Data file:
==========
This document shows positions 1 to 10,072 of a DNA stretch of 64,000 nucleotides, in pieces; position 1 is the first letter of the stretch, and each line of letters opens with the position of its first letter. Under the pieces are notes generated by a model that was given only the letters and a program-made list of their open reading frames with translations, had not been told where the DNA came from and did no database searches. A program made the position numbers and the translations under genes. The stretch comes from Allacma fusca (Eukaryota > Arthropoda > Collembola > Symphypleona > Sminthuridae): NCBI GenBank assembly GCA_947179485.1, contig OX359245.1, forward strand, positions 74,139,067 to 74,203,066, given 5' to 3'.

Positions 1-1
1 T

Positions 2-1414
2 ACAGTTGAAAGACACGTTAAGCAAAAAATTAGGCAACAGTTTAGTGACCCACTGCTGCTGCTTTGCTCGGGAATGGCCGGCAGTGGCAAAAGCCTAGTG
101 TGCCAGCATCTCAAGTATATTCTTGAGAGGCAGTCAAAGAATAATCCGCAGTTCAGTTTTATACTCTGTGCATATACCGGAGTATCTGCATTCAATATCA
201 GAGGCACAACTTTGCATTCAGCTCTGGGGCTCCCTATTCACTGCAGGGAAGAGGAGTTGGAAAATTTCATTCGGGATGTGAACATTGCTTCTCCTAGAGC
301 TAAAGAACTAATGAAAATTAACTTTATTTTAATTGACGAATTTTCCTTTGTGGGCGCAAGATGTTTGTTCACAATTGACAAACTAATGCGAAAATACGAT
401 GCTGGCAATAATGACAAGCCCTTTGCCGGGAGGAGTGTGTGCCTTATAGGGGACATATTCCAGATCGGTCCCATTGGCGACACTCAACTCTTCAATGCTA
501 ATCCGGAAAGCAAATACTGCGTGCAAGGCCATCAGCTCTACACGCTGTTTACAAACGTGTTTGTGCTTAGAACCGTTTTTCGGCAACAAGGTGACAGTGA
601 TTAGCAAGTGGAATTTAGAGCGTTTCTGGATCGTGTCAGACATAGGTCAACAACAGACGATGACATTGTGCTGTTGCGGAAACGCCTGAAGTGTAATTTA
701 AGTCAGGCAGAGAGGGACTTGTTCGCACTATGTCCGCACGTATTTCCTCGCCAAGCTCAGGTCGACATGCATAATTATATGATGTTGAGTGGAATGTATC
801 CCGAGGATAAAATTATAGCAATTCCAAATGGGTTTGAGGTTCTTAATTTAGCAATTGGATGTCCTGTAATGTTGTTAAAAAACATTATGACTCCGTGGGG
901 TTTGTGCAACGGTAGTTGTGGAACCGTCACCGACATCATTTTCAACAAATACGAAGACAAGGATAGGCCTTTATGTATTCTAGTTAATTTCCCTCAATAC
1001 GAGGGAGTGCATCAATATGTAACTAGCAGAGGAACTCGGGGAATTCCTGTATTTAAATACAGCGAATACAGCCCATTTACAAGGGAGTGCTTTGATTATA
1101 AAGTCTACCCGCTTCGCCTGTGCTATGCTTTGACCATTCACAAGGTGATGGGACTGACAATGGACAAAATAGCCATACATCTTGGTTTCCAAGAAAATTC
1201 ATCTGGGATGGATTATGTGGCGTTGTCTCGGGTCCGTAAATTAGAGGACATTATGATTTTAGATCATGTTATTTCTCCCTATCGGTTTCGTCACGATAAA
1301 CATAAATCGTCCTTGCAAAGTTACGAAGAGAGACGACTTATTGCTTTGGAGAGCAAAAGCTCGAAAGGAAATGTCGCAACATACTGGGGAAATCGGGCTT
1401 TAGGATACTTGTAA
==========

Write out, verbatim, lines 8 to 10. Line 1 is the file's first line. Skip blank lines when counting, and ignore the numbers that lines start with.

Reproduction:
301 TAAAGAACTAATGAAAATTAACTTTATTTTAATTGACGAATTTTCCTTTGTGGGCGCAAGATGTTTGTTCACAATTGACAAACTAATGCGAAAATACGAT
401 GCTGGCAATAATGACAAGCCCTTTGCCGGGAGGAGTGTGTGCCTTATAGGGGACATATTCCAGATCGGTCCCATTGGCGACACTCAACTCTTCAATGCTA
501 ATCCGGAAAGCAAATACTGCGTGCAAGGCCATCAGCTCTACACGCTGTTTACAAACGTGTTTGTGCTTAGAACCGTTTTTCGGCAACAAGGTGACAGTGA